Chapter

I. Introduction

Author(s):
International Monetary Fund. External Relations Dept.
Published Date:
September 1969
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The period under review was characterized by an unusually rapid increase in world trade and stresses on the international payments system. After a downturn in the rate of expansion of world trade in 1967, there was a sharp rise in the rate of growth in 1968. The pressures on the payments system which had been evidenced during 1967 increased during 1968. The devaluation of sterling in November 1967, along with a number of other currencies, had raised doubts about the durability of exchange relationships. The slow rate of progress of the United States and the United Kingdom in programs of internal adjustment in order to strengthen their balance of payments reinforced this uncertainty. One effect of these developments has been large speculative capital movements. These led, in the first instance, to heavy losses of official gold stocks as a result of intervention in gold markets and, in March 1968, to the termination of the gold pool arrangements under which official gold reserves had been made available to meet demand in the markets for nonmonetary purposes. Since then a two-tier price system has been in operation with an official price based on US$35 per fine ounce for dealings among monetary authorities, and a free market price for other transactions. Although the free market price of gold has ranged from US$37 to US$44 per ounce, the main focus for speculative activity since March 1968 has been in foreign exchange markets. In these circumstances the trend toward a strengthening of capital controls has received further impetus; the United States and the United Kingdom each maintained their system of capital controls and, during the period under review, France imposed controls on outward capital movements; in Canada voluntary guidelines were established for certain capital outflows. In April 1969, however, the United States relaxed its controls somewhat. The deutsche mark was the currency which particularly attracted speculative funds and, in November 1968, Germany introduced controls to discourage this type of capital inflow. Having served their immediate purpose, these measures were rescinded early in 1969. A number of other countries took steps to regulate movements of banking funds and some subjected certain types of foreign investment to approval procedures.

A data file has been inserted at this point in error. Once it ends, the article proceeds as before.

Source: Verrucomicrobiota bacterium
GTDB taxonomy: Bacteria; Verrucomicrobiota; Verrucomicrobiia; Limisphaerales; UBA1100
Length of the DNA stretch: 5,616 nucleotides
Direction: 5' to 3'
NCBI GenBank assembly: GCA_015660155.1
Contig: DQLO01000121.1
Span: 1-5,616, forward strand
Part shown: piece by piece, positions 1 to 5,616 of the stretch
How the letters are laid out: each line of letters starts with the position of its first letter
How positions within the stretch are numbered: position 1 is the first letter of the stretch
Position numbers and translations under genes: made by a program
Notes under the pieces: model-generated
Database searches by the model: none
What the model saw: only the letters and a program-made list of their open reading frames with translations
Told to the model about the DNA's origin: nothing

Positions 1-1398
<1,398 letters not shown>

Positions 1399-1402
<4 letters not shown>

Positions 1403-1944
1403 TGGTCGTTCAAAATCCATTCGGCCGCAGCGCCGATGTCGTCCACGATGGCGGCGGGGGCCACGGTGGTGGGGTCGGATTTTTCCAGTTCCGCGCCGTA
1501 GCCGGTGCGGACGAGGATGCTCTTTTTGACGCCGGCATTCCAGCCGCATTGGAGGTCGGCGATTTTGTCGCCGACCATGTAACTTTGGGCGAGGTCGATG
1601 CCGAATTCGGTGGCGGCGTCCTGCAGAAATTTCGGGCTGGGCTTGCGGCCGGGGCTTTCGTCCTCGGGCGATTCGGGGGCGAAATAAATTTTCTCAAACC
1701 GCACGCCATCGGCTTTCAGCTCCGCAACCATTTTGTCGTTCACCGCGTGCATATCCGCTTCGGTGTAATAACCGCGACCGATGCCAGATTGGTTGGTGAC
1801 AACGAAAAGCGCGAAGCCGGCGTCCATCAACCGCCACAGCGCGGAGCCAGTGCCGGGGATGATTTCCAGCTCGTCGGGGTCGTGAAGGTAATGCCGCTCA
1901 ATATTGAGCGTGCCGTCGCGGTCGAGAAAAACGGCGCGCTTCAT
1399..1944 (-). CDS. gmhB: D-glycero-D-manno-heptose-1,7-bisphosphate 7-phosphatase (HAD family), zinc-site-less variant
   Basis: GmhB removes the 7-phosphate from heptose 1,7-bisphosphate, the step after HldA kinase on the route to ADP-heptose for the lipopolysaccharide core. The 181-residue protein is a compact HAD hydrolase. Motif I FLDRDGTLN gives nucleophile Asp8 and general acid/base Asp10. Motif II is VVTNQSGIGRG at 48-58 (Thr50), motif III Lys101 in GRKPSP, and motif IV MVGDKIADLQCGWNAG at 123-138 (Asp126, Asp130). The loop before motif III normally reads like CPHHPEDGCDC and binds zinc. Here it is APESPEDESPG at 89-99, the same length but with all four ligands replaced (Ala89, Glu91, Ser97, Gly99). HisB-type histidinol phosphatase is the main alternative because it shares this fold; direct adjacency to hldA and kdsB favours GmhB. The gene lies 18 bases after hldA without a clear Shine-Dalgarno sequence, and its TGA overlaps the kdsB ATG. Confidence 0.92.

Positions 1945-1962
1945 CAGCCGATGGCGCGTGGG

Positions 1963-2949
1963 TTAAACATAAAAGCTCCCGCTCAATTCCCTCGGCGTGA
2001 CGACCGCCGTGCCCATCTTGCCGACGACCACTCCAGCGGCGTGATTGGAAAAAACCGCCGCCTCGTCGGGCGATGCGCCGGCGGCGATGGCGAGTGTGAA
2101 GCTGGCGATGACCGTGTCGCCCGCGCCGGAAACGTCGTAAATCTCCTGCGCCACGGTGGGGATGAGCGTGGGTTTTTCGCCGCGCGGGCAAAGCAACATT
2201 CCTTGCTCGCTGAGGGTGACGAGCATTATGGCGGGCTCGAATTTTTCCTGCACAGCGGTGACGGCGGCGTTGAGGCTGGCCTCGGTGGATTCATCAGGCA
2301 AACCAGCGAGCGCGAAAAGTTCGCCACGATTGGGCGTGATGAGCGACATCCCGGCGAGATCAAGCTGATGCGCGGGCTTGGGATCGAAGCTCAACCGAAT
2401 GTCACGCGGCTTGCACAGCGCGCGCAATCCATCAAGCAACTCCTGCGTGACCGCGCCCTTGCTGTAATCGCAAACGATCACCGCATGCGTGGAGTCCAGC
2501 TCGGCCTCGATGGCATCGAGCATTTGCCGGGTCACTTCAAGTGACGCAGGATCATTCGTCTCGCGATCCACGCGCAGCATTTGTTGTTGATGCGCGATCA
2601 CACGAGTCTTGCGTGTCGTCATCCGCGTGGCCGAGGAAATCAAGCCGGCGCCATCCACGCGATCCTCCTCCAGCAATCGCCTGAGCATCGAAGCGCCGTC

There was less emphasis on restrictions on current transactions, the main reliance being placed on capital controls in the efforts of the major trading countries to restore their balance of payments position. The area in which certain countries felt obliged to exercise control over current payments was the provision of exchange for travel expenditure, partly to prevent evasion of the capital controls. The United Kingdom’s restrictions remained in effect and France also imposed a limitation on the amount of foreign exchange that might be used for this purpose, as did a number of developing countries. The use of travel taxes continued to grow.

The stress to which the international monetary system was subjected precluded any possibility of a resumption of the trend toward liberalization of current payments. In most cases, however, where balance of payments problems arose, the measures taken with regard to current transactions were generally in the field of trade, rather than on the making of payments. There was a marked increase in the use of import surcharges and deposits in connection with imports, and export subsidies were applied in many forms. In March 1969 Germany announced that additional import opportunities were to be created by quota increases for industrial goods, including the products of Eastern European countries, and volume increases under agreements on voluntary restraint of exports to Germany.

In certain countries there was progress toward more realistic exchange rates and better-conceived financial policies. Three countries—Argentina (May 14), Singapore (November 9), and Malaysia (November 11)—assumed the obligations of Article VIII, Sections 2, 3, and 4. Out of a total membership of 111, 34 Fund members, which in 1968 accounted for about three fourths of world trade, have assumed these obligations.

This Report, and in particular the following sections, covers not only developments in the field of exchange restrictions, but also other measures and intergovernmental arrangements that may have direct balance of payments implications.

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